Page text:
Other Geopolitical Pressures Affecting African Boundaries

Most of the violent conflict over boundaries has resulted from ethnic-driven secessionist movements but the "New World Order" based on the end of the Cold War, communications innovations, and a new global distribution of power is also a geopolitical force that is affecting boundaries. Just like feudalism gave way to the state system, many fine academics argue that state boundaries are slated to disappear within the context of larger regional organisations and trading blocs. It is commonly argued that the modern state (formulated in 1648) is now too small to cope with big problems (e.g. global pollution of the seas) and too large to satisfy the aspirations of local cultures and communities (e.g. the worldwide movement for self-determination). This is affecting Africa in the form of hundreds of emergent supra-state organisations such as the SADC or the Economic Community of West Africa (ECOWAS). Regional organisations like the Southern African Development Community (SADC) are becoming highly influential in the realm of development, debt, trade, human rights and defense (South Africa joined at the end of August).

Wole Soyinka, the Nigerian Nobel-prize-winning political analyst recently called on the OAU to "sit down with square rule and compass and redesign the boundaries of African nations." Soyinka's metaphor suggests new encapsulated and competing states to replace the old ones. This misses the point that the era of autarchic cookie-cutter states has long passed. The spirit of the statement is better and suggests we need to get a fix on reality: it is highly unlikely that boundary problems will disappear by casting them in concrete because boundaries are the spatial response to a constant redistribution of power that will end only if time and history do. The refusal to acknowledge that boundaries change with time and circumstances leads to rigidity and violence. We could also refire our imaginations and consider the ways in which the new regional organisations and the modern movement for self-determination can be be bounded in ways that bring Africans together.

Perceiving Boundaries

Boundaries define spaces of authority and therefore reflect an existing set of power relations. A boundary line is that outer limit of authority that defines the bounded space of sovereignty within it. Borders and frontiers have a different meaning, A border is the area or zone of confrontation or transit between two bounded spaces. A frontier is a zone of expansion (e.g. Brazil's development of the Amazon). Boundaries can be distinguished by hundreds of types (e.g. service boundaries, legal boundaries, cultural boundaries) and are found at every scale of social organisation from the family (e.g. separate rooms in the home) to the United Nations. The variety and scale of boundaries tell us that they are indispensable to a well-ordered and peaceful world. Any notion of eradicating boundaries is a false and romantic one. There are either good boundaries or bad boundaries but there is not such thing as a world without boundaries because all order would be lost. This does not mean that boundaries cannot affect human populations adversely (e.g. the Apartheid State) but this is a problem of poorly chosen boundaries and not boundaries per se.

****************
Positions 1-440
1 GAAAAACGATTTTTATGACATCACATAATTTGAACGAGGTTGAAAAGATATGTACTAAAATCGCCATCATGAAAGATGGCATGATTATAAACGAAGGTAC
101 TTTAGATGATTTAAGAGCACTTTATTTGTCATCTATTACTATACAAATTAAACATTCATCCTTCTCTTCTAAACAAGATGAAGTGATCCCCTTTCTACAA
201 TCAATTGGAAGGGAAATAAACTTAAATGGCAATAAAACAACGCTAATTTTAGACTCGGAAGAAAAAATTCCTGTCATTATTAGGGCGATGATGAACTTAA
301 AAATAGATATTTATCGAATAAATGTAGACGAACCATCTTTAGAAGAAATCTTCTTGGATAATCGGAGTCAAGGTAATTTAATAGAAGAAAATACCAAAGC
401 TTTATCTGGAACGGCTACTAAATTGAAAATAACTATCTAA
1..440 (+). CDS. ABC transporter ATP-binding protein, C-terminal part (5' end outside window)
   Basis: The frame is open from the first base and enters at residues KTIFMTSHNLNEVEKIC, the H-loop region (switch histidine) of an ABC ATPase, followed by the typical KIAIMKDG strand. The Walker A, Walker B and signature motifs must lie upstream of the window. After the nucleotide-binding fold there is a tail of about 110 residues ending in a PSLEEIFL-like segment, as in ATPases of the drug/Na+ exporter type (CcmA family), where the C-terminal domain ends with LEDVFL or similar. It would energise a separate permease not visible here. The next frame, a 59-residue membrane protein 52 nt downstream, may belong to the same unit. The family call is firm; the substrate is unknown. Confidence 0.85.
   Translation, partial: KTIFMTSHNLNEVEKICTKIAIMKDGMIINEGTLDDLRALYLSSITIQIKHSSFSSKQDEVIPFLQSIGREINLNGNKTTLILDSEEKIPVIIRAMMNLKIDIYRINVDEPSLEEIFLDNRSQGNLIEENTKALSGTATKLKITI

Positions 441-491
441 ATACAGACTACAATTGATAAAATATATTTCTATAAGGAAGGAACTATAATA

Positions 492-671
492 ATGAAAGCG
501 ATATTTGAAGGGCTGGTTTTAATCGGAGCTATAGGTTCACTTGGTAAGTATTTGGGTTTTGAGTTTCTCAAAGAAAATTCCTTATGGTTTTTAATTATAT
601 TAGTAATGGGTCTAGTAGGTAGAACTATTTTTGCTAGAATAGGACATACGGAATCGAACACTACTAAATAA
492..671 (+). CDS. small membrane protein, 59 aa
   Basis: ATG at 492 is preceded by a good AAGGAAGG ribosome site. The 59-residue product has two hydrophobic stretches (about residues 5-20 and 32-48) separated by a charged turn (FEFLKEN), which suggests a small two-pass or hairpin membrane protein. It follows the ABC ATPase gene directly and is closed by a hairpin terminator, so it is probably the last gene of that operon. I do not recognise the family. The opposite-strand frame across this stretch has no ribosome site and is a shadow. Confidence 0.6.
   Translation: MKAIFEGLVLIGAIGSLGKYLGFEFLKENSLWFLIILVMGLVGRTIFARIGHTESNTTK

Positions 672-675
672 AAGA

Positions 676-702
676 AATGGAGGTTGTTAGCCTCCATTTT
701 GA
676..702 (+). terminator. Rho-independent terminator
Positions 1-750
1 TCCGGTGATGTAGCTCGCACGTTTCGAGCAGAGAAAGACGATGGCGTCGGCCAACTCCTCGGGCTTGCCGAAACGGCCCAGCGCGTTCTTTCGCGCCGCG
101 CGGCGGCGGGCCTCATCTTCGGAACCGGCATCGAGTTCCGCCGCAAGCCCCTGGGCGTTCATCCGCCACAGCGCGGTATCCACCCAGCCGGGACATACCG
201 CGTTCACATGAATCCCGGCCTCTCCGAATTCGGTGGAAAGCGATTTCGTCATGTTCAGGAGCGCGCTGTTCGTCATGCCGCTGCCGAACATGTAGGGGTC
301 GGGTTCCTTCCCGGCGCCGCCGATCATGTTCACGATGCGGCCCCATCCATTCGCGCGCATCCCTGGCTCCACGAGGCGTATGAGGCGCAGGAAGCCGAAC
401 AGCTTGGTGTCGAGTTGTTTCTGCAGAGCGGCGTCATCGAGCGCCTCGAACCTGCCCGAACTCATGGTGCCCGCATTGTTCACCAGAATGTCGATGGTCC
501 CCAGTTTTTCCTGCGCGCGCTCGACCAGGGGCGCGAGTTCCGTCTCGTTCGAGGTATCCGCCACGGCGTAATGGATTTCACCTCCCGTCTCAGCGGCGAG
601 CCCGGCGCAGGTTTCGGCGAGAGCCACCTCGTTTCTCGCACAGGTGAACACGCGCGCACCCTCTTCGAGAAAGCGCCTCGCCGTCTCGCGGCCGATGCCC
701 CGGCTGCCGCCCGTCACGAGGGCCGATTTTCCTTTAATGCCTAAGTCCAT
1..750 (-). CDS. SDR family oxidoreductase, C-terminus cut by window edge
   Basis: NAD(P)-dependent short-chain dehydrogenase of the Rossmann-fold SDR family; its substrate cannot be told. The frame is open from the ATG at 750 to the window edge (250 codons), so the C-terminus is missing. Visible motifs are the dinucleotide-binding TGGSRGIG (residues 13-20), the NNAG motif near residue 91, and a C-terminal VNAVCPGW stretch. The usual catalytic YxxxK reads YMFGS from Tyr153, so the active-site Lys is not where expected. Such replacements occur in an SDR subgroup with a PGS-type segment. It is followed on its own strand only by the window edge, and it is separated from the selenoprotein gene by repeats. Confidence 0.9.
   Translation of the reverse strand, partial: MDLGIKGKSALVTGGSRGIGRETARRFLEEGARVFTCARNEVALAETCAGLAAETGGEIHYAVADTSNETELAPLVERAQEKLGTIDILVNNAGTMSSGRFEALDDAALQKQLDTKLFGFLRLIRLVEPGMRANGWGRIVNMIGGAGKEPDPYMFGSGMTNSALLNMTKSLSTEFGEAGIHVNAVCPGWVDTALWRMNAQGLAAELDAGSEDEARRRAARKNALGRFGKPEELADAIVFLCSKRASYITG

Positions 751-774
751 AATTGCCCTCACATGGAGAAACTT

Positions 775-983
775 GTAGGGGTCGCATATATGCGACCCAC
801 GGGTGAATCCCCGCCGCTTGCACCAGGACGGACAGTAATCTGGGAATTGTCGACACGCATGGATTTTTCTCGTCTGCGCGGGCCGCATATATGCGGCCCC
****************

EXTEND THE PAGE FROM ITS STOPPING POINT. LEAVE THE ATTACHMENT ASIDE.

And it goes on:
We usually devise boundaries in the same manner that we perceive them. One of the more common perceptions is that boundaries are like lines on a map: rigid and unyielding. This can be a recipe for conflict. Consider the personal scale. If we draw a line in the dirt and dare everyone to cross it, we are setting up the conditions for violent conflict. At the state level of authority we may very well be inviting the same kinds of troubles. Rigid perceptions of boundaries lead us into conflicts because it blinds us to the constant need to monitor, analyse, negotiate, and adjust them. Boundaries in reality are not the same as what we see on a map: they change, overlap, and are perforated by such factors as refugee flows, the movement of drugs, global capital, supra-state organisations (e.g. the International Monetary Fund), communications networks, pollutants, electricity grids, resources (e.g., wildlife) and human cultures (e.g., The Ewe nation overlaps the state boundaries between Togo and Ghana). Boundaries also shift in symbolic meaning over time such that the same bounded space might even be renamed (e.g., Rhodesia becomes Zimbabwe) or for another example, we now speak of a "New" South Africa. The development of new federal and provincial systems (e.g., Ethiopia, South Africa) further illustrate that boundaries are hardly static entities. Boundaries have always been on the move (just thumb through the pages of a good historical atlas) because they are the spatial manifestation of ever-changing power relations.

Fresh Geographic Imaginings

Resolving Africa's boundary problems means addressing our perception of boundaries. Briefly, societies construct boundaries according to the possibilities perceived. At present there are some very rigid conception of boundaries in Africa that differs from the new philosophies regarding boundaries that are developing elsewhere in the world.

Resolving conflict over boundaries in Africa may very well begin by perceiving them as soft, flexible, and mobile rather than immobile lines in the dirt: more like membranes across which resources and people move rather than as rigid containers. African boundaries can be friendly, supportive, and flexible: not just obstacles to our movements. Simply becoming "unstuck" from limited perceptions of what boundaries can be opens the way for conflict resolution. For instance, it is quite possible to imagine concentric circles of sovereignty within Africa that give freer play to both local, regional, and global scales of human organisation. Another step in imaginative boundary-making is to involve all geopolitical actors in the negotiating process. Boundaries that simply work for administrators and other elites may not work on the ground (e.g. Nigeria has seen its centrally-planned three-state federation expand to thirty states over the last thirty years). In this regard, the "new" Ethiopia shows promise: new provinces with a high level of autonomy (including the constitutional right to secession) that correspond to the country's main ethnic groups.